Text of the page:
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Field Of Dreams Just Days Away From Seeing Live Action

Originally Posted: October 17, 2007

Brett Mauser

Southampton - It's finally here -- Southampton High's very own 'Field of Dreams,' the new synthetic turf rolled into place in anticipation of live play this coming weekend. After more than two months of prep work and numerous delivery delays, coaches and athletes alike are eager to give the field a try according to the district's Director of Facilities Randy Dobler.

In an ideal scenario, Saturday afternoon's Southampton-Miller Place field hockey matches would be the first games to be played on the field. However, rain in the forecast may postpone the installation's final steps, making the beginning of next week a more likely scenario just in time for the JV football team's game against Miller Place.

"We're very close right now," Dobler said. "We're anticipating some rain, so that will slow the process down by a couple days."

The Final Countdown
The synthetic carpet was delivered to the school Friday and rolled out over the weekend. But much of the details to the field, such as yard-line numbers, hash marks and the Southampton logo, had to be sewn in separately earlier this week. The last major hurdle to clear is filling in the synthetic grass with the sand-rubber mixture which sets it in place. Wet weather would cause yet another postponement to the field's opening day.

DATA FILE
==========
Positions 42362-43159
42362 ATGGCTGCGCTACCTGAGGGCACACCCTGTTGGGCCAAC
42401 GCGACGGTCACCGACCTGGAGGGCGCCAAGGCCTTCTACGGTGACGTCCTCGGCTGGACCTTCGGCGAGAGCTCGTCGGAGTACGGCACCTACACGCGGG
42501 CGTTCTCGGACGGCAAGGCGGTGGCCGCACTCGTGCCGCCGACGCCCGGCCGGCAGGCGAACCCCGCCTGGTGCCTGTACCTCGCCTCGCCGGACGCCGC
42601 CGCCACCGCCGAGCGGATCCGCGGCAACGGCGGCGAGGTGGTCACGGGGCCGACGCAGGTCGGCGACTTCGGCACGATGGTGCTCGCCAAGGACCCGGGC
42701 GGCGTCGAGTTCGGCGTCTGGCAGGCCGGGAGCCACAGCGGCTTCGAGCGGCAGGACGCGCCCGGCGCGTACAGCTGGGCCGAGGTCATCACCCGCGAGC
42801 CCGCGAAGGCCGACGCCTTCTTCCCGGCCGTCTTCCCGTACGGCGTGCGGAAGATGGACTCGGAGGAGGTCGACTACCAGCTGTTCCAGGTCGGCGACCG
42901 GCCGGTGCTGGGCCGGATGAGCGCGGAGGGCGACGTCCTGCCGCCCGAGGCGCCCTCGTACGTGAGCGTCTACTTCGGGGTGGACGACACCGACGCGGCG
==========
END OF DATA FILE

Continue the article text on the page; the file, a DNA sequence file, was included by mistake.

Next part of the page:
The super duper new field in waiting. Photos by Brett Mauser

"When they spray the sand down, they can't do it if it's wet or rainy," Southampton Athletic Director Darren Phillips commented. "The sand will stick to the filament and it won't fill in correctly."

Amityville's LandTek Group, which was hired at a cost of $1,080,000 to install the technically advantageous field, first arrived on the premises on Aug. 6. The original contract targeted Oct. 15 for the completion of the project, but Phillips and Dobler each communicated that the ideal date would be for Oct. 12 the night of Southampton's homecoming football game. The installation of the turf lagged, and the Mariners football team, led by Phillips, was forced to play its entire home schedule, including the homecoming tilt, on its practice field. With the fall season nearly over, the Mariners lacrosse teams will be the first to play a full season on the turf.

"We've always been happy with the quality of the product," Dobler said, "But we have had a problem with the timeframe and issues with responsiveness. We would have liked to have had it for homecoming, so it's a little disappointing to say the least."

With the field's availability still uncertain, Phillips is left to answer questions from his coaches about whether they should, with potential playoff spots on the line, prepare for their final few games to be played on a new surface. "I really won't know until everything's all done," he said.


 
 
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